The Mekong region with great potential is drawing much attention and currently the foreign investment to the region is increasing. In fact, Japanese companies have shown great interest in investing in Cambodia, Laos, and Myanmar in recent years in addition to Thailand and Viet Nam where considerable investments have already been made.

It is also true, however, that some companies ask for further improvement of business environment such as distribution of goods, energy infrastructure and legal system in the Mekong region, mainly in Cambodia, Laos, and Myanmar. Taking this perspective into consideration, we decided to specifically discuss the 'Present Situation and Problems of the Development of Investment Environment' in those three countries at today's second session.

In the working groups, we will have deeper discussions on concrete issues such as the 'Enhancement of the ASEAN Connectivity' and 'Measures against Environment and Climate Change.' The Great East Japan Earthquake and the Thai flood revealed that the improvement of hard infrastructure is not sufficient for the creation of robust supply chains. It has been reaffirmed that it is important for the companies to formulate a 'Business Continuity Plan' in preparation for emergencies such as natural disasters. Following the earthquake, many Japanese companies reviewed and formulated their business continuity plans, whose experience we would like to share in the working groups. I hope that Japan's experience will serve as good examples for the corporate activities in the Mekong countries.

3 Efforts in the Mekong-Japan Cooperation

Finally, I would like to touch upon Japan's latest efforts in the Mekong-Japan cooperation. First, regarding the 'Comprehensive Development in the Mekong Region,' Japan is working to fill the missing links of the East-West and Southern Economic Corridors and to construct industrial parks, seaports and harbors, and airports along those corridors by all sectors of Japan. With regard to the new port infrastructure construction project in Lach Huyen, Viet Nam which was introduced in this meeting last year, the two governments concluded and exchanged notes on grants on October 31st.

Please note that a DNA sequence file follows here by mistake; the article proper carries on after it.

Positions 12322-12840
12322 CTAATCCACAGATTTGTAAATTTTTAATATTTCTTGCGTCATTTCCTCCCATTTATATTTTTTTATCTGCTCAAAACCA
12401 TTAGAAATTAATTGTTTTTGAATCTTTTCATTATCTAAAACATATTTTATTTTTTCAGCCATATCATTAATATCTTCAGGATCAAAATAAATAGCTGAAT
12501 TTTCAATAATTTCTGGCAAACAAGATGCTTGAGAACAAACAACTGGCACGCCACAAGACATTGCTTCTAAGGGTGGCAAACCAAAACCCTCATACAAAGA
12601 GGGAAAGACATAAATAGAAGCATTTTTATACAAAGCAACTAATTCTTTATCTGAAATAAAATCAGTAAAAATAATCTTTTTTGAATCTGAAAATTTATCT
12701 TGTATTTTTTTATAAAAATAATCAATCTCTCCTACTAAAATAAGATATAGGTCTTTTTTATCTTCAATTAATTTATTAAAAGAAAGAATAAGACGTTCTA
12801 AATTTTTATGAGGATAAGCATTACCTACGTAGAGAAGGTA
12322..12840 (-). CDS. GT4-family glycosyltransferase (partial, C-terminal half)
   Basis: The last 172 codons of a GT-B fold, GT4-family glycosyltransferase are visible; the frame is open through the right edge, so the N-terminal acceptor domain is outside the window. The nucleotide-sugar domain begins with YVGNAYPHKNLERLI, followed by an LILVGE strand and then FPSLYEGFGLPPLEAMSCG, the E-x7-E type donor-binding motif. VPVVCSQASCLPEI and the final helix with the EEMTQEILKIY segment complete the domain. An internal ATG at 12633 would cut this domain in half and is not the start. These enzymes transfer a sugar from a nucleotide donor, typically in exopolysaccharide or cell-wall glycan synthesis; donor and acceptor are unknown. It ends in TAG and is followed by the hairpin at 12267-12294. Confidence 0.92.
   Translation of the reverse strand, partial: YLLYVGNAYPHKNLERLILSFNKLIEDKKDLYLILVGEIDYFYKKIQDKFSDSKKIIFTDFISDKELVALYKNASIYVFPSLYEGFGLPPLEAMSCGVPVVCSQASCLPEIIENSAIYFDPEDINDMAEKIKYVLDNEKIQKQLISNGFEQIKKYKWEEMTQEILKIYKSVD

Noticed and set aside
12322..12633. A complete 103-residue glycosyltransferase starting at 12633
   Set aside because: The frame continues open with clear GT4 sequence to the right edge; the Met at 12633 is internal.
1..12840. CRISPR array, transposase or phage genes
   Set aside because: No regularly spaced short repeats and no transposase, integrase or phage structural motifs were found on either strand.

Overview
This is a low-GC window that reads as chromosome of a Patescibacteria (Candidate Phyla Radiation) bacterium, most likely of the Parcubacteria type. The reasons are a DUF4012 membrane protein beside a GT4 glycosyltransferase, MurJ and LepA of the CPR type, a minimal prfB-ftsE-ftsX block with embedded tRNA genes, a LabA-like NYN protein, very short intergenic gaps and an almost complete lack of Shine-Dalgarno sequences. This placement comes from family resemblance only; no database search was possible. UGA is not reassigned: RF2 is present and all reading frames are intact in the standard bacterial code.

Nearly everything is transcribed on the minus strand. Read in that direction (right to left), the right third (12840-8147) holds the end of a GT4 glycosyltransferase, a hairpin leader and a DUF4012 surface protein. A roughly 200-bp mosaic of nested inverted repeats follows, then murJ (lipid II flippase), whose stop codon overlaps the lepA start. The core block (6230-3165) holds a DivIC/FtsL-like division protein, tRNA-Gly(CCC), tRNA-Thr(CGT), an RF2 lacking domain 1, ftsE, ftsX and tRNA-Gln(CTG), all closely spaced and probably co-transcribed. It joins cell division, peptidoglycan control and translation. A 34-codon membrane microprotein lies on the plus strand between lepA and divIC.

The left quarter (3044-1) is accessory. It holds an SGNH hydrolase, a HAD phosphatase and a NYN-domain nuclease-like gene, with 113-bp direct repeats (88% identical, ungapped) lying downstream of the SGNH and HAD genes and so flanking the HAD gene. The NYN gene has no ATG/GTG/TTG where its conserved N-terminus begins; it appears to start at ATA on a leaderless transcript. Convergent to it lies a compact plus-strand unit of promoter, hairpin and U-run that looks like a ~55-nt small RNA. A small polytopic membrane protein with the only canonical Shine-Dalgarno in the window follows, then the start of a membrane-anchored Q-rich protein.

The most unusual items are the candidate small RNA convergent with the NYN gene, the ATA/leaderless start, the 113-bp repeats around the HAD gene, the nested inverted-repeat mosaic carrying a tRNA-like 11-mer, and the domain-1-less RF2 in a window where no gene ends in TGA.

Secondly, regarding 'Environment and Climate Change,' Japan has launched a 10-year program from 2010 toward the Green Mekong. In this respect, for instance, Japan and Thailand successfully co-hosted a 'Green Mekong Forum' in Bangkok on June with the proactive participation of local governments and private organizations from Japan. The participants of the forum reconfirmed that the public-private cooperation to tackle the environmental problem remained to be crucial. By deploying and spreading integrated infrastructure systems in Asia utilizing Japan's competitive environmental technologies, Japan will support the reduction of the environmental burdens caused by Asia's economic growth.

We will also continue to expand 'cooperation and exchanges' through youth exchanges, tourism promotion and other measures of the JENESYS program.

Progress of the Mekong-Japan cooperation is followed up on regularly taking various occasions with the purpose of further promoting the efforts. At the Fourth Mekong-Japan Foreign Ministers' Meeting this July in Indonesia, the Ministers agreed that environment and climate change, promotion of investment through PPP, and cooperation in measures against vulnerabilities were the important agendas for the Mekong -Japan cooperation. At the following Third Mekong-Japan Economic Ministers' Meeting in August, the participants acknowledged that steady progress had been made in hard infrastructure construction, trade facilitation, strengthening of the SMEs, and strengthening of service and new industries.

Conclusion

Mekong development through the PPP has continuously advanced since last year's meeting. It is my hope that vigorous discussions and exchanges of views will be hold at this Forum to speed up the advancement for the Third Mekong-Japan Summit Meeting.